There's no question that human beings respond to light. Its absence can affect our sense of well-being, and this may be why bright, sunny apartments tend to be the easiest to sell. Whether you have an interior designer map out a detailed lighting plan or you choose the do-it-yourself approach, today there are more lighting options than ever before. And the results are always amazing. With an abundance of light in all the right places, even the darkest apartment can be transformed from a dreary space into a home that is envied by all.
An Acquired Taste
Light can be used to create a specific mood for a variety of functions from studying to entertaining. It can help create a sense of luxury and make your furnishings seem important. Some say it can even help you sell your apartment. I would rather be in an empty room with a great lighting design than one that has the best furnishings and improper lighting. Light is a luxury that people should afford before they buy a sofa, says Marjorie Hilton, founder of Marjorie Hilton Interiors, a design firm in Manhattan that does residential and commercial interiors.
Hilton admits that the cost of a professional lighting jobwhich should be done before you move into a new apartmentmight scare some people away. In a 2,000-square-foot space, the cost for electrical labor alone can run between $10,000 and $20,000. But even if you're on a limited budget, Hilton suggests splurging on lighting installed by an electrician according to a designer's or an architect's specifications. Do the shell of your new home correctlythe floors, lighting and wallsand fill in the blanks later, she advises. You can always add the furniture, piece by piece, after you've moved into your new apartment.
But while interior designers, architects and some savvy apartment owners see light as an essential component of residential interior design, others are lagging behind. When you walk in most apartments, there's no light, explains Hilton. This is not a problem for some people, because if you've never had light, you don't miss it. But once you've had light, then you can't live without it. Hilton is referring to those generations who have grown up with the traditional mix of ambient and task lightingtable lamps, a single overhead light per room and an occasional wall sconce.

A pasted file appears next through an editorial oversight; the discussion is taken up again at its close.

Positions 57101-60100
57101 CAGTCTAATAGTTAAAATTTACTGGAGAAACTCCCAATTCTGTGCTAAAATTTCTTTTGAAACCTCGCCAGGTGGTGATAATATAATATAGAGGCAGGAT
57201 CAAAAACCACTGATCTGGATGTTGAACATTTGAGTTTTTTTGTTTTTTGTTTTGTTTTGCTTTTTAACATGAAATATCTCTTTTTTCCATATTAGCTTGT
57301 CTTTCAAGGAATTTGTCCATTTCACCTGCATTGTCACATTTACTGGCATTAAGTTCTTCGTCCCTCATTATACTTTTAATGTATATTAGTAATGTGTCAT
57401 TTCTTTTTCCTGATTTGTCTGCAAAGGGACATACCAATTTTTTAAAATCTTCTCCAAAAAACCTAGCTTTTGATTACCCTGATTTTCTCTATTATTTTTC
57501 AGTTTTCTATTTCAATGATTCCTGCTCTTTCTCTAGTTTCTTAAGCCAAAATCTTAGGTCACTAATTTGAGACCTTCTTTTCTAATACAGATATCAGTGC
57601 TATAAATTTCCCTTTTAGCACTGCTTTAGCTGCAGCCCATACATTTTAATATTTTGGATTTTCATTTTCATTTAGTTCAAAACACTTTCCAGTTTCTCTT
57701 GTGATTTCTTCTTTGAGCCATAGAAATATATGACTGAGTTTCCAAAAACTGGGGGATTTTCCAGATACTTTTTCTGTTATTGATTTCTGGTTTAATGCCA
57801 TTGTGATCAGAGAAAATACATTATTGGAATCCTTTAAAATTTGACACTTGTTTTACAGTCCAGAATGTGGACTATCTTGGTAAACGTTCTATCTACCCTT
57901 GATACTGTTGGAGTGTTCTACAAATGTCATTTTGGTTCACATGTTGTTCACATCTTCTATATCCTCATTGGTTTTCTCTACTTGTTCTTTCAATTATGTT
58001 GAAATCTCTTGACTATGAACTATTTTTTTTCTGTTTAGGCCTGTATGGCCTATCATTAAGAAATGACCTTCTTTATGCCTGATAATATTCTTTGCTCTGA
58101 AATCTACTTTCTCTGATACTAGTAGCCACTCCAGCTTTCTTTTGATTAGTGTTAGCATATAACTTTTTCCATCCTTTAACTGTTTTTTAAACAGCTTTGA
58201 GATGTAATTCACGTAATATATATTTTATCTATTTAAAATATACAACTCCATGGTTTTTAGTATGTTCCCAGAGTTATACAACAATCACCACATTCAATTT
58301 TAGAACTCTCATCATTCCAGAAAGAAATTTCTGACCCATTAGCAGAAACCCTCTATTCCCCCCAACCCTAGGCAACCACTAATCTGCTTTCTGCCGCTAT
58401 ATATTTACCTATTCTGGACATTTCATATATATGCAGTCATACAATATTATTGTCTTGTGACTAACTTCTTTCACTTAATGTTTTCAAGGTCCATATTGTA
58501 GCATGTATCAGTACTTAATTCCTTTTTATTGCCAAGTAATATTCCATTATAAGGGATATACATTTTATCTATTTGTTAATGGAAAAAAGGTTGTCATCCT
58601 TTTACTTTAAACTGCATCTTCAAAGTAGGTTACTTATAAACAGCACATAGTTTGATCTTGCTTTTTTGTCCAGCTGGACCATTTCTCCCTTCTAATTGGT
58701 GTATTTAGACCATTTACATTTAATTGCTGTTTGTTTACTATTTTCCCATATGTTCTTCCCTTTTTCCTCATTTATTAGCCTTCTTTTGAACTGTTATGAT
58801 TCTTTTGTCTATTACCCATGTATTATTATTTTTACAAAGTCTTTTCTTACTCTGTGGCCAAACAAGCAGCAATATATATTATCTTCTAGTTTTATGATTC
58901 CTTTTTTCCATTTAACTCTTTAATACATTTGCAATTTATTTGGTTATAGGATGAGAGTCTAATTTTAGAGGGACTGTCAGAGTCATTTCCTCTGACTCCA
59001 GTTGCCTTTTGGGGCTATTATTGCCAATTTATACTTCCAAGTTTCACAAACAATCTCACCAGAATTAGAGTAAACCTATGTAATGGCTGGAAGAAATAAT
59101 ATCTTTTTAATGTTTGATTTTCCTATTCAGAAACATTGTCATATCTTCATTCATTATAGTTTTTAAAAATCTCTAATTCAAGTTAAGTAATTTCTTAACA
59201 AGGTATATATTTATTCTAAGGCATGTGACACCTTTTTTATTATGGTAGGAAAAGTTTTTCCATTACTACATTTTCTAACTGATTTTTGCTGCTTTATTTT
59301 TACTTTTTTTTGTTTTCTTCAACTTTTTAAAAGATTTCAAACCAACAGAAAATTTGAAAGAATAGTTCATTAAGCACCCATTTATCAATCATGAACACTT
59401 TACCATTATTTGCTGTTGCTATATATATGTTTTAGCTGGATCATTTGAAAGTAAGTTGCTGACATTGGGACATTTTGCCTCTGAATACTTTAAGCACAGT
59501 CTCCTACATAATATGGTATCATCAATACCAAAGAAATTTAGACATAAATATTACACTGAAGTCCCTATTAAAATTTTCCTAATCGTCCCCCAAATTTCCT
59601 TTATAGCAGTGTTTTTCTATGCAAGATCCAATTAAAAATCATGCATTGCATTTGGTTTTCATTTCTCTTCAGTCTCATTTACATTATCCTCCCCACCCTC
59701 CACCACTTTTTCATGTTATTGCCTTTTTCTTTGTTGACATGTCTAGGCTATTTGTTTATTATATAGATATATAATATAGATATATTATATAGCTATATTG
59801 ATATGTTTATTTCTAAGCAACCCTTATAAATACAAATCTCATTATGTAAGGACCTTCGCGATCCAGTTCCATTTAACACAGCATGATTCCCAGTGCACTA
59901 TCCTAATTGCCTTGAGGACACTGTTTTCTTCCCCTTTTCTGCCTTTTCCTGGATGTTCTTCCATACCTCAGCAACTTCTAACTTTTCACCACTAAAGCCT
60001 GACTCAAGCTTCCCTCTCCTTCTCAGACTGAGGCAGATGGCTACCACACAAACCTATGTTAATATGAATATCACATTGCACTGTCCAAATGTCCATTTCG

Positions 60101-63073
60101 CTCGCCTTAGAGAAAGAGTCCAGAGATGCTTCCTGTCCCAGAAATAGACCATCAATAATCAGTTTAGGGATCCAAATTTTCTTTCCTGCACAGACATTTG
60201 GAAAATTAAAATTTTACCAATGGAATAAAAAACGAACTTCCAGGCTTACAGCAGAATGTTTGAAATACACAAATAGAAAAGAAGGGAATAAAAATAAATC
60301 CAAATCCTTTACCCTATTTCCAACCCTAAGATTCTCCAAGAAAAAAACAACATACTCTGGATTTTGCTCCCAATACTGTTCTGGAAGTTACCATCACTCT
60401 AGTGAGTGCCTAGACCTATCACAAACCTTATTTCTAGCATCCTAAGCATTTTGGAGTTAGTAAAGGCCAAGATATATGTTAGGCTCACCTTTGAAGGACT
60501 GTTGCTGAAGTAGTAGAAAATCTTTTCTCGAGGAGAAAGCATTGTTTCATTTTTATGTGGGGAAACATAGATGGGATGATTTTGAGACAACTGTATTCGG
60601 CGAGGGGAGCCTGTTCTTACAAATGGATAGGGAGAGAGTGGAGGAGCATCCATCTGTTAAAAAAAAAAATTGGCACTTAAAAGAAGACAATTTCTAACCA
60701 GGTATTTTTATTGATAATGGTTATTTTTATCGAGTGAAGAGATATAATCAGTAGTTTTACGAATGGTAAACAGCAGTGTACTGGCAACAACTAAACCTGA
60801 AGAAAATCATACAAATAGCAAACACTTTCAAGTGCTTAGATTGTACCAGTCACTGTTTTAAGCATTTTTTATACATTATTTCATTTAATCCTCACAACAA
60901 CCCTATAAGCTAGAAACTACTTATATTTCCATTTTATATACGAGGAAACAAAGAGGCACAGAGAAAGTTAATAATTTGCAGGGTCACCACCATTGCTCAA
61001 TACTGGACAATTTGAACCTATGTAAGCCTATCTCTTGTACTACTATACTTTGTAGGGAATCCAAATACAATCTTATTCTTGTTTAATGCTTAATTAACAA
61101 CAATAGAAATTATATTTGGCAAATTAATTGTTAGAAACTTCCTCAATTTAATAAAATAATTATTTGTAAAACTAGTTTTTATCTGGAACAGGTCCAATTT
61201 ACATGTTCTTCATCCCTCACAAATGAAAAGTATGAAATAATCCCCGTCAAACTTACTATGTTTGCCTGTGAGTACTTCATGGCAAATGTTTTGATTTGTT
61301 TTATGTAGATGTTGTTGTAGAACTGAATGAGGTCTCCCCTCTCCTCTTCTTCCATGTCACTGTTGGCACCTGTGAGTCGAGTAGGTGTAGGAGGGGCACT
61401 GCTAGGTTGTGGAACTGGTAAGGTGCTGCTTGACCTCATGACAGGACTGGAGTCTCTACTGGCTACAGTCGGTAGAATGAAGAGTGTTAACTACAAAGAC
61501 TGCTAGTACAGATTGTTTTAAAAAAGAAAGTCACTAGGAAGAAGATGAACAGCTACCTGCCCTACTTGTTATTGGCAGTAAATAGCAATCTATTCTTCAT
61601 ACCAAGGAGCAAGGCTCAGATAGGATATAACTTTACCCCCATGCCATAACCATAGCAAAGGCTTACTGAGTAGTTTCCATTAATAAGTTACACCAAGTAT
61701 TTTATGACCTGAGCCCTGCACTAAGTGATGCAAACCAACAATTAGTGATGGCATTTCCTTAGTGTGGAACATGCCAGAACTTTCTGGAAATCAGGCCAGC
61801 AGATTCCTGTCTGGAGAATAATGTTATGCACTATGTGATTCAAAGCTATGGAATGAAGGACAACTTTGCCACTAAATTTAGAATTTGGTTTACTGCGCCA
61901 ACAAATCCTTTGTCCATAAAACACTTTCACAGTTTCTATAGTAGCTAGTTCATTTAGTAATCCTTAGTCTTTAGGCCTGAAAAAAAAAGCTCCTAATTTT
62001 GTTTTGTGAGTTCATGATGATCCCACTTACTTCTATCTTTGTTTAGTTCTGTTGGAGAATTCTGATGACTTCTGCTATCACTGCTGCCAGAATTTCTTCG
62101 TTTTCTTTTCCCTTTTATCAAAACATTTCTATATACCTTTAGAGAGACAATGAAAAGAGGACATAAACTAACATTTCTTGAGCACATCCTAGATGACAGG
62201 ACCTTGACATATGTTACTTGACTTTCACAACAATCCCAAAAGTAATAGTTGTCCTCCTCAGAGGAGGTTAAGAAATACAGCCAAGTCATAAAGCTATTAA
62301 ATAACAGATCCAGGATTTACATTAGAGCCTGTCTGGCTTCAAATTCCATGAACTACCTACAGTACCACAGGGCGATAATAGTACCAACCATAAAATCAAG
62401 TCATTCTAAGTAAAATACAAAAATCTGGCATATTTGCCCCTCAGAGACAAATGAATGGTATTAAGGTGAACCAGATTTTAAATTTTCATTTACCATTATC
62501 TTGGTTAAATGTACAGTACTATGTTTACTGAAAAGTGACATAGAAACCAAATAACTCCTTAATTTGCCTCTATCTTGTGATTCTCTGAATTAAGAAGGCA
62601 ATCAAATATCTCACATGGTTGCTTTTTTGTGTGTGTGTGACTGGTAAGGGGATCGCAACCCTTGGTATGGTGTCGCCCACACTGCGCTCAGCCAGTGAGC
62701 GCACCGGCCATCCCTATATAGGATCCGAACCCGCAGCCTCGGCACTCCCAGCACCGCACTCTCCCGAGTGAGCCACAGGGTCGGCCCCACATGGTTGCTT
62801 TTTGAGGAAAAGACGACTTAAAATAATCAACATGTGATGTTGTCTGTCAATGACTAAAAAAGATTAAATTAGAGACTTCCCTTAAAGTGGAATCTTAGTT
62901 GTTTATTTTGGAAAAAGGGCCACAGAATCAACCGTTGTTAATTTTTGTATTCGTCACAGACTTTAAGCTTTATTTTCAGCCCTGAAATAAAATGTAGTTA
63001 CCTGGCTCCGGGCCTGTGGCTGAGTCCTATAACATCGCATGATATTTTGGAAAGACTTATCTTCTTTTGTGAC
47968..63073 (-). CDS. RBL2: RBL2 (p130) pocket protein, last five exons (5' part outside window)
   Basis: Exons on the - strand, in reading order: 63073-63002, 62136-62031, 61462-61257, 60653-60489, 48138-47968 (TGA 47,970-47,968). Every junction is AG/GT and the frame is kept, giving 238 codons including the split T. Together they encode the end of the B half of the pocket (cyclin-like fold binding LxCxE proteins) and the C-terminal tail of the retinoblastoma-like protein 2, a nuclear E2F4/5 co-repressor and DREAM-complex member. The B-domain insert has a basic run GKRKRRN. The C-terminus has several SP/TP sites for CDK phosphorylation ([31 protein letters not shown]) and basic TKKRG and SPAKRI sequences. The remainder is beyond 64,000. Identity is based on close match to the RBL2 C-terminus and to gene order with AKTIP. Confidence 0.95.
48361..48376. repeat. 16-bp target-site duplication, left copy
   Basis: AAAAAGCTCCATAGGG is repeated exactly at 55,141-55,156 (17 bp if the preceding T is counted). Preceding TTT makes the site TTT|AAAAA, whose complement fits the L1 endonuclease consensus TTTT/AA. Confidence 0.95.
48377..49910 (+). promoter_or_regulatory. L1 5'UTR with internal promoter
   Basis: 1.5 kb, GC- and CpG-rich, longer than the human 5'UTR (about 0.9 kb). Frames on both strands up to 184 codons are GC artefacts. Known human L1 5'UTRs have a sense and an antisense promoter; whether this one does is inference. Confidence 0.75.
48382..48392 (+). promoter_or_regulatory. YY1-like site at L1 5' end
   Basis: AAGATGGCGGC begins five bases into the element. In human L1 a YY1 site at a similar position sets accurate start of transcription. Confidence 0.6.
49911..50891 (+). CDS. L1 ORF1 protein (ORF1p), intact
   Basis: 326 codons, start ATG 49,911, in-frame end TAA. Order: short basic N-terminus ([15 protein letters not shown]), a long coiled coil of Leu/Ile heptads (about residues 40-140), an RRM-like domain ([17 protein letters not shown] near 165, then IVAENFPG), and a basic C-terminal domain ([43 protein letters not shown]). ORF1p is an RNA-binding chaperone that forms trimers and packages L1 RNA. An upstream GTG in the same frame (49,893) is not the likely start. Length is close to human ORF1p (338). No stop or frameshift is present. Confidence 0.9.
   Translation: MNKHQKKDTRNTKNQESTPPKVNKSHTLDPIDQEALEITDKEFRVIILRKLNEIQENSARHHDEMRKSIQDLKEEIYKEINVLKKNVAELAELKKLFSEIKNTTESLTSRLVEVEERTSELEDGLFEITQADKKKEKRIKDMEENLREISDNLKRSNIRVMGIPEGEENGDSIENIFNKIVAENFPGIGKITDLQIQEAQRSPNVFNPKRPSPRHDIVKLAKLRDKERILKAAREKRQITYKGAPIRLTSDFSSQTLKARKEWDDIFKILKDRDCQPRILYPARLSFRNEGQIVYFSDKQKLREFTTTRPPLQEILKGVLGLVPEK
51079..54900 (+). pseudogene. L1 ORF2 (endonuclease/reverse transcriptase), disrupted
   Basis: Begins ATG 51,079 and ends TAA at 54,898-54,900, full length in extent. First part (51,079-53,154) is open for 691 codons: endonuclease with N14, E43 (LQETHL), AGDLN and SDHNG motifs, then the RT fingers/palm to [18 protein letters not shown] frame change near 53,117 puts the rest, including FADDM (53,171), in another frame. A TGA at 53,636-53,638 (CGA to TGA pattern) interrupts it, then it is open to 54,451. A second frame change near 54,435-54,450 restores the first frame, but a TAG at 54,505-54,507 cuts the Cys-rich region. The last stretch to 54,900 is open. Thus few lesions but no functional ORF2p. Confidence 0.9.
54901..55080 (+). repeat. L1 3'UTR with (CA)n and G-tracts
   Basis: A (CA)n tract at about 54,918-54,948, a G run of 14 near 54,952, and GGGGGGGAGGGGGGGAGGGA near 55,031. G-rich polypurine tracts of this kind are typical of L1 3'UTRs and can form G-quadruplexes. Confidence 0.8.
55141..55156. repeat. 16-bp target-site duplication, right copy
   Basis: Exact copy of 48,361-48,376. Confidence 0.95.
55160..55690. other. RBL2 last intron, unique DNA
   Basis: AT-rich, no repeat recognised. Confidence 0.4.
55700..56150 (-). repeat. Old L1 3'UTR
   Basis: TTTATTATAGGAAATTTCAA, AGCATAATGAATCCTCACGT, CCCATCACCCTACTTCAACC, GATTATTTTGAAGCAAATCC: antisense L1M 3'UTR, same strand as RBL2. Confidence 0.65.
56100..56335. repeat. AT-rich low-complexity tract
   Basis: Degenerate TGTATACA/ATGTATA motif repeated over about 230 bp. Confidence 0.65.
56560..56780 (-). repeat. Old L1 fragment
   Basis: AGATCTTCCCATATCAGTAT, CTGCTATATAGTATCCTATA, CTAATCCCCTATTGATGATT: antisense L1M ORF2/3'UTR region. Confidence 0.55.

Hilton recalls one such client who said she didn't need any lighting work done on her recently purchased Upper East Side co-op. One of the first things we determine when assessing a new site is where the dark spots occur. This client had no awareness that the entire front vestibule was as dark as the Black Hole of Calcutta, recalls Hilton. She told me, 'Let's just decorate.'
But Hilton prevailed, and the vestibule now has an abundance of light created by two wall sconces, a pendant-shaped chandelier and a pair of unobtrusive light soffits that cast an elegant wash of light on the ceiling above. These hollow beamsthat house round recessed fixtures known in the design industry as high hatswere attached to two opposing walls.
I like having a lot of lights, says another Hilton client, who lives in a studio apartment in Manhattan. The lights make the ceiling look higher and the space appear larger than it is. When I have a dinner party I dim the lights so it's not as bright. I can create any atmosphere I want in my apartment.
Approaching the Project
Professional lighting jobs are typically planned by an architect, interior designer or a specialized lighting designer. For us, lighting isn't the secondary thought, it's the only thought, explains Corinne Strumpf, a lighting designer based in Little Silver, New Jersey who has done extensive residential lighting projects in New York City co-op and condo apartments and common spaces. A lighting designer works only with lighting and is familiar with everything new on the market. We know what technology can be used and where. We work with interior designers and architects to realize their vision of the environment, says Strumpf.
As with all lighting design situations, Strumpf sits down with the clients who will be occupying the space to find out how they live and what's comfortable for them. She points out that different people have different needs. An older client may have special concerns about the light he will read by, while a young family with children will be concerned about child-proofing. This is especially true in the city, where children will probably be spending more time playing indoors, Strumpf says. You have to be careful not to select lighting that can be knocked over or that could cause tripping. Another concern in the city is that, in the typical apartment, each room may serve multiple functions and so will require task lighting for a variety of functions.
Achieving a Full Range
A successful lighting scheme employs lots of dimmers so that light can be fine-tuned, and it combines ambient lighting for general illumination with task lighting for specific activities. It's almost like a chorus, explains Lisa Boyarsky, Hilton's assistant. We use many singers to achieve a full range. High hats, installed directly into the ceiling or in a light soffit, are a popular choice for lighting the perimeter of a room as well as over a coffee table, dining table or any other point of interest.